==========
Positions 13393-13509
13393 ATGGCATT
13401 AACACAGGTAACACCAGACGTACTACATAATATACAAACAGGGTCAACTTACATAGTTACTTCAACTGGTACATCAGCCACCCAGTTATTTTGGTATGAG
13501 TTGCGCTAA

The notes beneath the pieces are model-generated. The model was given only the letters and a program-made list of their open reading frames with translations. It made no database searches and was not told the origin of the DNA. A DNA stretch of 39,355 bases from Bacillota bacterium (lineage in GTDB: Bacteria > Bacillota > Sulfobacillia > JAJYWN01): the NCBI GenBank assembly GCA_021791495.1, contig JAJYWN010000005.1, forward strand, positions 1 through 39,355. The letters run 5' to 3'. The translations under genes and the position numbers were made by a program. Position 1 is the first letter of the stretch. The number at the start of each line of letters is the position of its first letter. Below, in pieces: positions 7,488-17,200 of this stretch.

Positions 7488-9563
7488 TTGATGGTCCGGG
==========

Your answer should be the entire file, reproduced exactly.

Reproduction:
Positions 13393-13509
13393 ATGGCATT
13401 AACACAGGTAACACCAGACGTACTACATAATATACAAACAGGGTCAACTTACATAGTTACTTCAACTGGTACATCAGCCACCCAGTTATTTTGGTATGAG
13501 TTGCGCTAA

The notes beneath the pieces are model-generated. The model was given only the letters and a program-made list of their open reading frames with translations. It made no database searches and was not told the origin of the DNA. A DNA stretch of 39,355 bases from Bacillota bacterium (lineage in GTDB: Bacteria > Bacillota > Sulfobacillia > JAJYWN01): the NCBI GenBank assembly GCA_021791495.1, contig JAJYWN010000005.1, forward strand, positions 1 through 39,355. The letters run 5' to 3'. The translations under genes and the position numbers were made by a program. Position 1 is the first letter of the stretch. The number at the start of each line of letters is the position of its first letter. Below, in pieces: positions 7,488-17,200 of this stretch.

Positions 7488-9563
7488 TTGATGGTCCGGG